Wednesday, July 29, 2015

Choosing, Using and Growing Edible Flowers

Edible flowers add not only color but tang to many dishes.
There are many types of beautiful edible flowers. They grow on annuals, biennials, perennials, trees, shrubs, and vines.

Annual flowers complete their life cycle—from seed, to vegetative plant, to bloom, to setting seed, to death of the plant—in one growing season. Most annuals need to be replanted each year, but others easily re-sow themselves. Their seed is scattered by wind, weather, and wildlife to “volunteer” the next season when conditions are favorable. Calendula and Johnny jump-ups are two edible flowers that are easy to grow and readily reseed. Gardeners love annuals for their riotous colors. They perform quickly, especially if transplants are used, and provide relatively long periods of bloom. At the end of an annual’s growing season, the entire plant can be put in the compost pile and something else can take its place.

Biennials are typically planted in the fall and complete their growing season the following spring.

Perennial plants live more than two years and, once established, bloom each year. Some die back to the ground in their off-season; others retain foliage year-round. Perennials require more maintenance than annuals. They may need to be cut back during their offseason and divided and replanted as they increase in size. Some of their blooms are tall or heavy enough to require staking. Unlike annuals, which have a lengthy flowering period, most perennials display peak blossoms for a two- or three-week period.

Vines can be an annual or, like shrubs and trees, grow for many years, flowering each year.

Growing edible flowers is essentially the same as growing flowers for ornamental purposes, except that only pesticides approved for edible crops are used. Most flowers require a nutrient rich, well-drained soil with a pH around 5.5 to 6.5. Use the directions in “A Gardener’s Guide to Soil Testing,” found at, to conduct a soil test. For more information, visit the North Carolina Department of Agriculture and Consumer Services’ website on Soil Testing at Amend your planting bed as recommended based on the results of your test. For more information on soil testing, contact your local N.C. Cooperative Extension center by visiting http://www.ces.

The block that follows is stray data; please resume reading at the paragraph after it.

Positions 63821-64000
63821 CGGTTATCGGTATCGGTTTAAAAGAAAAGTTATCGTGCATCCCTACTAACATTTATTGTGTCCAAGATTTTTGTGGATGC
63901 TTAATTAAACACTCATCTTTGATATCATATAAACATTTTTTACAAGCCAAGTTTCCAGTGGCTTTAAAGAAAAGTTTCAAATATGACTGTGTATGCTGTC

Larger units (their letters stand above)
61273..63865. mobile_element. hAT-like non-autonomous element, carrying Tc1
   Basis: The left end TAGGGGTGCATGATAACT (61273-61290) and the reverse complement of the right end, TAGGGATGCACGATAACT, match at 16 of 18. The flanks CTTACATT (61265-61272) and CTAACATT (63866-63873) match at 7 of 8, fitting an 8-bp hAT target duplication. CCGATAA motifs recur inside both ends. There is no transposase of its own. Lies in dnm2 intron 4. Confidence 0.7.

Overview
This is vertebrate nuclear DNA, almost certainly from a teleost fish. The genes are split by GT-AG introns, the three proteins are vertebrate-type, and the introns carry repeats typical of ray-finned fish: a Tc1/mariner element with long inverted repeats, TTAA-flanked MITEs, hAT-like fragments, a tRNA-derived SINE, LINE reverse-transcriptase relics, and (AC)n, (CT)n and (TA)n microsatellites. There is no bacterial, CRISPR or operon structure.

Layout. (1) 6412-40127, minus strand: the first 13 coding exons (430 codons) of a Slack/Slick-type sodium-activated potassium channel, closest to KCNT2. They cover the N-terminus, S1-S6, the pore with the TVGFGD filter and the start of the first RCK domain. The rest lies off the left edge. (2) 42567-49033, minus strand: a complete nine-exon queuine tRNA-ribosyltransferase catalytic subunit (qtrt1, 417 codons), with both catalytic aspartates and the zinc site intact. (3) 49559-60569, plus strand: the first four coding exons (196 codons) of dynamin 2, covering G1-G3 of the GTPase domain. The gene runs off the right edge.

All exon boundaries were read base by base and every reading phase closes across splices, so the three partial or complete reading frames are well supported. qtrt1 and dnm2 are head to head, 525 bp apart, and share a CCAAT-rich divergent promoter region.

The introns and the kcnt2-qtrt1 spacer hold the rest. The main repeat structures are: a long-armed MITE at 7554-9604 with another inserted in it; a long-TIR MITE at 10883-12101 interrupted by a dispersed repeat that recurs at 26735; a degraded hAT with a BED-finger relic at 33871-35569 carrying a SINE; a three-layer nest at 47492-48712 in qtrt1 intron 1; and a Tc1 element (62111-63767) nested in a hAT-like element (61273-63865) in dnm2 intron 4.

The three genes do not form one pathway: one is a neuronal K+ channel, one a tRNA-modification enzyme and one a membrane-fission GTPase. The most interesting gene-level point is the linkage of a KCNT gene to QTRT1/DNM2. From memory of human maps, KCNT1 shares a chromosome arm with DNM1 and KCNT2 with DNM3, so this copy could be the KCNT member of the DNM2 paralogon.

Use a 2- to 3-inch layer of mulch to reduce weeds, conserve soil moisture, maintain uniform soil temperatures, and reduce the amount of soil splashed onto the plant during heavy rain. During the growing season, from spring through fall, most plants will need 1 inch of water each week. If rainfall is inadequate, provide needed irrigation. If possible, avoid overhead sprinklers because moisture on the leaf surface for extended periods of time can increase the chances of disease development. Irrigate with a soaker hose or drip irrigation.

Many edible flowers can be successfully grown in containers.

Avoid using chemical pest control, if possible. Handpick harmful insects from the plant instead of spraying. Promote beneficial insects, such as lady beetles and green lacewings, which can help decrease insect pest populations. Growing a variety of flowers provides diversity to support a healthy beneficial insect population and keep pest problems low. Many gardeners locate their edible flower gardens away from other plants to avoid chemical spray drift.

To prolong the bloom period, remove spent blossoms weekly. Use Table 1 to help plan for year-round color and interest in your garden and your menu. See the entire growing guide with flower chart with: 
AG-790 Choosing and Using Edible Flowers 
Published by North Carolina Cooperative Extension Service

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